The awareness level of concussion injuries among amateur athletes and coaches

Ben Kirk, Rosanna Cousins, Dominic O'Connor, Shaun Phillips

Research output: Contribution to conferencePosterpeer-review

Abstract / Description of output

Concussion occurs following a forceful impact to the brain inducing sudden trauma, and may lead to chronic physical, cognitive and/or emotional impairments (Kerr et al, 2013, SAGE, 7, 138-153). As physical activity patterns increase across recreational teams, high schools, colleges, and at professional level, so do the amount of sports - related concussions (SRC) (Fraas et al, 2014, Irish Journal of Medical Science, 184, 425-430). In amateur university sports where participation is high (Kasamatsu et al, 2016, Athletic Training and Sports Health Care, 8, 112-120), there is a lack of data on the awareness level of SRC among athletes and coaches. Therefore, this investigation sought to evaluate concussion knowledge among university level athletes and coaches. Following institutional ethical approval, forty healthy male rugby union (n = 20) and Gaelic football (n = 20) players (age: 22 ± 2 years and 21 ± 1 years, respectively; playing experience: 7.5 ± 1 and 5.0 ± 1 years, respectively) (mean ± s) and eight male coaches from Gaelic football, rugby union, soccer, hockey, netball, and basketball (age: 23 ± 2 years; coaching experience: 12.0 ± 3 years) (mean ± s) completed two validated surveys (Cusimano et al, 2009, Canadian journal of neurological sciences, 36, 315-320; McKinlay, Bishop and McLellan, Brain injury, 25, 761-766) examining knowledge of concussive signs, symptoms, management and return to play guidelines. Respondents had significant misconceptions surrounding SRC; 35% of athletes believed that a player must lose consciousness to suffer from a concussion and 20% believed that it was safe to play with a concussion. 40% of rugby union athletes believed players could return to play two days after suffering a concussion. Despite having greater concussion knowledge in comparison to the athletes, 25% of coaches did not know how to identify a concussion and 25% were unaware of the return to play guidelines. Rugby union and Gaelic football athletes exhibited a similar sub-optimal level of concussion knowledge. In summary, a large number of athletes and coaches hold misconceptions surrounding concussive signs and symptoms. Additionally, a marked number were unaware of the management procedure and return to play guidelines post-concussion. There is a need for educational concussion strategies to be implemented in university sport, to maximise the health and safety of those participating. However, the effectiveness of such an educational programme requires further investigation prior to implementation (Fraas & Burchiel, 2016, European journal of sports sciences, 1-7).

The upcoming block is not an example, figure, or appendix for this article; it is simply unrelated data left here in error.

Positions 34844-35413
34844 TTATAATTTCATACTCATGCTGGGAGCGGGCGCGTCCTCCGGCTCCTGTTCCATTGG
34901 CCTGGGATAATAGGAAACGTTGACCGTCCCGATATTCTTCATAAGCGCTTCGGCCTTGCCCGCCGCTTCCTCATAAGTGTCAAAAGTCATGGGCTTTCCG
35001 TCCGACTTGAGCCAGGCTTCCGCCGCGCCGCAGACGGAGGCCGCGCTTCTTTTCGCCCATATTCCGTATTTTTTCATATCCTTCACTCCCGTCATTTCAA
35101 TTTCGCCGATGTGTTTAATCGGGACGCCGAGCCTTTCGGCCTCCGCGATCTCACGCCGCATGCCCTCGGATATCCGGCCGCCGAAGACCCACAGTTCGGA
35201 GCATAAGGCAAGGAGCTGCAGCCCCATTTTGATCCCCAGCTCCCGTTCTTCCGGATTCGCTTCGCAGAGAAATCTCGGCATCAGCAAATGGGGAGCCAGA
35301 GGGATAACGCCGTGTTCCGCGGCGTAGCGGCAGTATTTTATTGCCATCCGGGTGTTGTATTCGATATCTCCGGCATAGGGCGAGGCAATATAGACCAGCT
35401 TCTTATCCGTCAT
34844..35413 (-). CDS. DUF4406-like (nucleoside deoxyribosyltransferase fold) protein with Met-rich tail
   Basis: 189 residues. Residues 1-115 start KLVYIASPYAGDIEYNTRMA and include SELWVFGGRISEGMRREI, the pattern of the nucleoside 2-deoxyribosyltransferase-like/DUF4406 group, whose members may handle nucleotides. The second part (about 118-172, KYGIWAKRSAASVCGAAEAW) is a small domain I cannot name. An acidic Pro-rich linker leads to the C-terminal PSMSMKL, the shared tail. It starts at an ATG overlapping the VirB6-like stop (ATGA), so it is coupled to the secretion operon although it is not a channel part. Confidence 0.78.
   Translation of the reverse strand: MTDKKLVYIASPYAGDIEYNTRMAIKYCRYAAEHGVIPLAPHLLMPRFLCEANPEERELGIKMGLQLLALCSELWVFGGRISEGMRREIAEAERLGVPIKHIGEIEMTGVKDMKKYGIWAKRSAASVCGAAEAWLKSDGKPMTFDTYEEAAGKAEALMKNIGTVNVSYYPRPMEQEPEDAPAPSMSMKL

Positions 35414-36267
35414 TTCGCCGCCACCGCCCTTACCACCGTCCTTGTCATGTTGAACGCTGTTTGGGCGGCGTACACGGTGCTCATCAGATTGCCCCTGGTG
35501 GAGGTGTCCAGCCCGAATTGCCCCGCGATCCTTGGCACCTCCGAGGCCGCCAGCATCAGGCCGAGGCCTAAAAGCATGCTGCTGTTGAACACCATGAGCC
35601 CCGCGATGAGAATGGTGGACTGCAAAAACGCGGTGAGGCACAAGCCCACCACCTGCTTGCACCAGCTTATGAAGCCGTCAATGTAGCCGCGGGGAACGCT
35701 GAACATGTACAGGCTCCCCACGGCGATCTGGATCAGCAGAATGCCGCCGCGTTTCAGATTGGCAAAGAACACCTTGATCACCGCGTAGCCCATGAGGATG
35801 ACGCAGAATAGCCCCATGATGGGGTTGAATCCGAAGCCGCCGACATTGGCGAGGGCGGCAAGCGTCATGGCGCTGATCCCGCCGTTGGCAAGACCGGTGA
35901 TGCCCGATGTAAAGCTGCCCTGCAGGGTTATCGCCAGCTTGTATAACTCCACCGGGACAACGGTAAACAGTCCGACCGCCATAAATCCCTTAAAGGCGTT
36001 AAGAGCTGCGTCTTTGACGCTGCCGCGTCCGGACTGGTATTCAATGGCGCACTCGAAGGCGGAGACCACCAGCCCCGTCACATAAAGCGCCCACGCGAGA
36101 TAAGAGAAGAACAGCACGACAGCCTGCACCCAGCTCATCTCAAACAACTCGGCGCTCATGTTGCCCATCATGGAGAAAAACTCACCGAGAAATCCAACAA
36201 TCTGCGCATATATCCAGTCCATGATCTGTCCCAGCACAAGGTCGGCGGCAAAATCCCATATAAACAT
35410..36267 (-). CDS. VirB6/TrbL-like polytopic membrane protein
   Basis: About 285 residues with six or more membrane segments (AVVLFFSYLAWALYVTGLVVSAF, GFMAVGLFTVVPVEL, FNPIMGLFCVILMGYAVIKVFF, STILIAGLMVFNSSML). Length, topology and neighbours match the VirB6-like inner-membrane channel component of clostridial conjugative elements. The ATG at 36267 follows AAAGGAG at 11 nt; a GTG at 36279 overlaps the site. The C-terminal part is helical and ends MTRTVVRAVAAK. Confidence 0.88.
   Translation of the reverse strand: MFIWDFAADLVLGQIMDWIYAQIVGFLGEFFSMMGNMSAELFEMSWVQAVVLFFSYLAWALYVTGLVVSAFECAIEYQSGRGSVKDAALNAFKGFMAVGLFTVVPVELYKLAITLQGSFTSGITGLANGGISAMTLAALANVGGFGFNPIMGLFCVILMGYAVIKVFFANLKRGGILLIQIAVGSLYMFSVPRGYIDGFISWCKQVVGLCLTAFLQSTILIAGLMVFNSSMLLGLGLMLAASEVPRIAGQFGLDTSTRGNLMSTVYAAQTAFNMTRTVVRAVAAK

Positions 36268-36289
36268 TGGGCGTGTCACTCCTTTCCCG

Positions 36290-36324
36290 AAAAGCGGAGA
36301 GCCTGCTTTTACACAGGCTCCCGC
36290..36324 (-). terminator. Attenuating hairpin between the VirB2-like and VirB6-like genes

Original languageEnglish
Publication statusPublished - 2016
EventBritish Association of Sport and Exercise Sciences Annual Conference - Burton Upon Trent, United Kingdom
Duration: 25 Nov 201426 Nov 2016


ConferenceBritish Association of Sport and Exercise Sciences Annual Conference
Country/TerritoryUnited Kingdom
CityBurton Upon Trent


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